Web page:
The following example shows how group permissions and site roles can be set to control what groups are allowed to do with the content in a project
Ashley and Adam need to publish and manage workbooks, and they are allowed to connect to data sources. They are members of the Content Developers group, and their site role is Publisher.
Henry needs to view and interact with workbooks, including edit views online. He belongs to the Content Viewers group, and his site role is Interactor.
Susan needs to view workbooks online (with no other interaction). She also belongs to the Content Viewers group, and her site role is Viewer.
This next image shows what these groups and permissions might look like when you set them up in Tableau Server. You can see the assigned permissions for the different groups, and the effective permissions that each user gets (what they are actually allowed to do).
A—These are the permissions set up for the All Users, Marketing – Content Developers, and Marketing – Content Viewers groups.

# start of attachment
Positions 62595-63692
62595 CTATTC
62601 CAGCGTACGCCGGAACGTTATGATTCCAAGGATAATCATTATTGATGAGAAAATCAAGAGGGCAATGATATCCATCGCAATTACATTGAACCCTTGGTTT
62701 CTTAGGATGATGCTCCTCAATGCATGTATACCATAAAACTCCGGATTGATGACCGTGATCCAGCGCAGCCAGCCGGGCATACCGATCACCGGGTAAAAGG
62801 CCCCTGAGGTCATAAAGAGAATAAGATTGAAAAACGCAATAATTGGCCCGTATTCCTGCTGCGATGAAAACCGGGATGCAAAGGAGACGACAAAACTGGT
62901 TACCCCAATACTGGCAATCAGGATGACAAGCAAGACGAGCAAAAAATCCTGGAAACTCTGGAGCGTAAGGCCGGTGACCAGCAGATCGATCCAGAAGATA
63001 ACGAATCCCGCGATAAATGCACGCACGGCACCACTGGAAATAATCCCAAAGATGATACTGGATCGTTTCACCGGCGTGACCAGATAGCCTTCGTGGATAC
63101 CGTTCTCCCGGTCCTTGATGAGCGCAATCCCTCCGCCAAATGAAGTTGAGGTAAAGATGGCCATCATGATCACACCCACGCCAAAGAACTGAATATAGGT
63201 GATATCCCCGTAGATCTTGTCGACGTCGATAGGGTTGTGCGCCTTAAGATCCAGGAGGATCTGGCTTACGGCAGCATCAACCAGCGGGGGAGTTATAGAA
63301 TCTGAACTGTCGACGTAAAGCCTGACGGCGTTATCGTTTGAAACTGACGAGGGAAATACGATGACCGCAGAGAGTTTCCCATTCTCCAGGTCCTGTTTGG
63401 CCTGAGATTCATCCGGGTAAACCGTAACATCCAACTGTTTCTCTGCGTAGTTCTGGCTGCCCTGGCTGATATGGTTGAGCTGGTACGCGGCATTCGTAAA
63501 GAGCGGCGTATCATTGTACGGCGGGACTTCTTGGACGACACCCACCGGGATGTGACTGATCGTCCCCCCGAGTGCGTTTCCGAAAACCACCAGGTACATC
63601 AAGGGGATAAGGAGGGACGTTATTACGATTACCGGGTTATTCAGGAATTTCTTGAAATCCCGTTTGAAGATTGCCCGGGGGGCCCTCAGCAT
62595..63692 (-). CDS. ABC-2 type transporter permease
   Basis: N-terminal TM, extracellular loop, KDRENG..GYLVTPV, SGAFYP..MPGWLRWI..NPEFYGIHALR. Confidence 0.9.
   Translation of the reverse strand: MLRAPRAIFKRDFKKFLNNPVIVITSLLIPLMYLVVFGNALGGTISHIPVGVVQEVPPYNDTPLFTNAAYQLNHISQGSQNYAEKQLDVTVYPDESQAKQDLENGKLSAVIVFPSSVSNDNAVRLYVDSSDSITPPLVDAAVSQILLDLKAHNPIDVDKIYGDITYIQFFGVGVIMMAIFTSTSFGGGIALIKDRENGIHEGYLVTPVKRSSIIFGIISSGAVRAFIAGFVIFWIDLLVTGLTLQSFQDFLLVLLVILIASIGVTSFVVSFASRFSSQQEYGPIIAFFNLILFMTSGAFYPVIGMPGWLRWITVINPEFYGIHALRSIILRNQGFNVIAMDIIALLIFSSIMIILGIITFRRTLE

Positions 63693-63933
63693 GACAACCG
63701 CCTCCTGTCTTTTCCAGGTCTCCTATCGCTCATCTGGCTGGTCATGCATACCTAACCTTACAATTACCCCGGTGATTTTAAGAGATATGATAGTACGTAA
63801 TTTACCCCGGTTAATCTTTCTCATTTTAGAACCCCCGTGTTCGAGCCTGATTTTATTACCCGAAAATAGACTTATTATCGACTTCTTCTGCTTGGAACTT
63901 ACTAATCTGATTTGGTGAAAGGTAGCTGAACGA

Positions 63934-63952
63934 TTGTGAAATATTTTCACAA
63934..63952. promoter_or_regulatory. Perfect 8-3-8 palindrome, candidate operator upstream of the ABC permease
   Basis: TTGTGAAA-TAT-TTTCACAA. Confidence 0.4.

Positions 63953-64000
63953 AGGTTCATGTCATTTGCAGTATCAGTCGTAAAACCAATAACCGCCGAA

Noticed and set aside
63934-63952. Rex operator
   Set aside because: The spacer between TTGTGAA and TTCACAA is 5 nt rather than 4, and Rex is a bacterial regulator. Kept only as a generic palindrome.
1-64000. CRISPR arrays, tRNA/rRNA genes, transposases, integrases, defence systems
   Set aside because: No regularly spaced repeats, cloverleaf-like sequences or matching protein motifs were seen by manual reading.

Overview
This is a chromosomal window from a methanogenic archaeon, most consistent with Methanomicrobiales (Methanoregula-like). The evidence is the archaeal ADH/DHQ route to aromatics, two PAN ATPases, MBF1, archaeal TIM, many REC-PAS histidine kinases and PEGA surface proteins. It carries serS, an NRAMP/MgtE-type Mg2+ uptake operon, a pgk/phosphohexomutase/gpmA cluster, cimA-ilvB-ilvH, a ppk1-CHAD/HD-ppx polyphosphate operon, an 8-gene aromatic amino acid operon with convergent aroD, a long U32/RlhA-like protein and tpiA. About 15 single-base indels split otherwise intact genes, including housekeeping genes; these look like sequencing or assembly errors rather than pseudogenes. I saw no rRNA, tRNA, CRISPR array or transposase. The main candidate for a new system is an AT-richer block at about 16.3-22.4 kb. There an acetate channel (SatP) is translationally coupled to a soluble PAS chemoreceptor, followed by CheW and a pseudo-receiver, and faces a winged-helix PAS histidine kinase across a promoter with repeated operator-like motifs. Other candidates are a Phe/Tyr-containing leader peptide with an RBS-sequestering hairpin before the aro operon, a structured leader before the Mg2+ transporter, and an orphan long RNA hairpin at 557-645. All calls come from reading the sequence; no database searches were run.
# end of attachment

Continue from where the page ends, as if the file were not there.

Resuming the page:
B—These are the capabilities set for each group.
C—These are the users in these groups.
D—These are the actual permissions each user gets.
In this example, Henry, with the Interactor site role, can work with the workbooks online (use filters, download full data, share workbooks, and web edit). But Susan, with the Viewer site role, is limited to viewing-related capabilities only (view workbook, download an image of the workbook, download summary data, view comments, and add comments). In this case, the site role of users in the group determines the permissions the users ultimately get.
Walkthrough: A practical approach to permissions
To show you how permissions work, we’ll walk you through the process of setting up a project, adding some users and groups, and then giving them permissions. To follow these steps, you must be signed in as an administrator.
Set defaults in the Default project
Every site in Tableau Server has a Default project. The default project is designed to be a template for new projects in the site, and is useful for creating a default set of permissions. In this case, as you’ll see, creating the default permissions will actually consist of removing some permissions.
In the menu at the top of the page, click Projects.
Open the permissions for the Default project. Click the Actions menu (…), and then click Permissions.
Click . . . next to the All Users group name.
Under Project, Workbooks, and Data Sources, select None.
Click Delete to apply the changes.